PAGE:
Press and Blog

A comprehensive investigation by Housing Rights Initiative has uncovered rampant source of income discrimination in Westchester County.

A lawsuit by [Housing Rights Initiative] claims that its undercover investigation found widespread bias against tenants receiving federal housing assistance.

Even after a lengthy legal battle to protect fair housing in Westchester, an investigation by [Housing Rights Initiative] into brokers and landlords shows that the county is still plagued by housing discrimination.

Aaron Carr, the group’s founder and executive director, uncovered documentation from city tax records showing that Stellar registered to receive the tax abatement, known as J-51, for a number of buildings but didn’t comply with the requirements. In one building in Inwood only 43 of the 70 units were registered as rent stabilized, when the law requires that all must be, according to the documents.

Aaron Carr of the Housing Rights Initiative, a nonprofit group whose investigation of A&E led to the lawsuit, said rent overcharges present a serious threat to the city’s affordable-housing stock. “This is about a systematic effort to remove affordable apartments from rent regulation and raise rents in violation of our city and state laws,” Mr. Carr said.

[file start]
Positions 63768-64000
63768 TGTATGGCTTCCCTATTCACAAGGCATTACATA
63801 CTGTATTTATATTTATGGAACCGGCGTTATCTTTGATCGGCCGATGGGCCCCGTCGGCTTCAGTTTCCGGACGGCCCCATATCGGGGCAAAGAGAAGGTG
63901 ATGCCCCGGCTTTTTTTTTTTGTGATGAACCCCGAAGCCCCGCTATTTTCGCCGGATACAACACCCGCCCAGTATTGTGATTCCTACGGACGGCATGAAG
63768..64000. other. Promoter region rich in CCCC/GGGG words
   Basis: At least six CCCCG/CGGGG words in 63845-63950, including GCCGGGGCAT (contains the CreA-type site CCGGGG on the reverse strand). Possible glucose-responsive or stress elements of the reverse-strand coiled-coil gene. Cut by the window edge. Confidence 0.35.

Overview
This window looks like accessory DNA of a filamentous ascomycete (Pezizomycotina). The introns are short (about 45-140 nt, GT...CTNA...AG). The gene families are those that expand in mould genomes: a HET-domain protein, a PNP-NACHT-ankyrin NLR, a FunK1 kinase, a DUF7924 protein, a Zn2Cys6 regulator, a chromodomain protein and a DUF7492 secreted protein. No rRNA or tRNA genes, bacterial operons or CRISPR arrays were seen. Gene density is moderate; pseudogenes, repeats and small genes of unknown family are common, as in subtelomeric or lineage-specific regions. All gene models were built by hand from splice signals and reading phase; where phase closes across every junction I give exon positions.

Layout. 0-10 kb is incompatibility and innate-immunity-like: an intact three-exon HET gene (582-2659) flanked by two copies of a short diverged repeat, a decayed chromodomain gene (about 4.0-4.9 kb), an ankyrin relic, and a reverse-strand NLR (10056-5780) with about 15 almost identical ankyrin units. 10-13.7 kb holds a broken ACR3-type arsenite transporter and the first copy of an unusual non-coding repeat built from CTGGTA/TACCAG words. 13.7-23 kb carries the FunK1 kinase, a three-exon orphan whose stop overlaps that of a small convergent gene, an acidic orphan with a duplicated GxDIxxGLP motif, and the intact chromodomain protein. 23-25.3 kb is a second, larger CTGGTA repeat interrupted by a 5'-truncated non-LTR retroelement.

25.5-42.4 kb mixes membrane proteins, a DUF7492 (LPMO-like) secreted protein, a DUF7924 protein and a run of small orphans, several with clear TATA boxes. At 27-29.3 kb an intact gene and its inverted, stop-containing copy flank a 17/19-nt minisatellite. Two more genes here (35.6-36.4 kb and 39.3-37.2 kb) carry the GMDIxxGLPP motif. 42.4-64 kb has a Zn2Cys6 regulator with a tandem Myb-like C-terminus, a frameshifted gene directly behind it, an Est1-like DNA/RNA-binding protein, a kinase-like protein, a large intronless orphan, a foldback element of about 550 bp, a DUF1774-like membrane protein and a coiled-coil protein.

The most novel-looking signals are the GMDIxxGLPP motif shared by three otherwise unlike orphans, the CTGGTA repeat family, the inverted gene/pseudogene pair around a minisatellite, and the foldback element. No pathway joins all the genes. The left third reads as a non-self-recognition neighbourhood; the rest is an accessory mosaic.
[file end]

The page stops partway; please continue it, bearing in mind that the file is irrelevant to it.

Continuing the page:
Mayor Bill de Blasio’s office said a class-action lawsuit filed this week against a development firm that has received a city tax break and allegedly overcharged tenants contains “serious allegations.”

“J-51 offenders are not only cheating on their taxes, but also robbing our city of affordable housing,” said Aaron Carr, founder of the nonprofit Housing Rights Initiative.

“Landlords, like Big City Realty, are exploiting the reactive housing enforcement policies used by the Division of Housing and Community Renewal and placing countless families at risk of rent fraud and displacement,” he said. “Until the Division of Housing and Community Renewal starts functioning as a strong enforcement agency, predatory landlords will continue to make a mockery of our legal system.”

Carr added that many tenants in Washington Heights remember a time when they knew who their landlords were — which is often no longer the case. “They would see them in the building, talking to their neighbors, watering the plants, or having a drink at the local bar,” Carr said. “Things were by no means perfect, but they were certainly more personable. Nowadays, I think a growing number of tenants are starting to realize that they no longer have a ‘landlord,’ they have investors.”

“With the help of nonprofit Housing Rights Initiative, the tenants examined rent histories dating back to 1984. Their investigation found the building had lost around 40 percent of its rent-stabilized units over the past decade.”

Close ×

Support Housing Rights

Select Payment Method
Personal Info

Donation Total: $10 One Time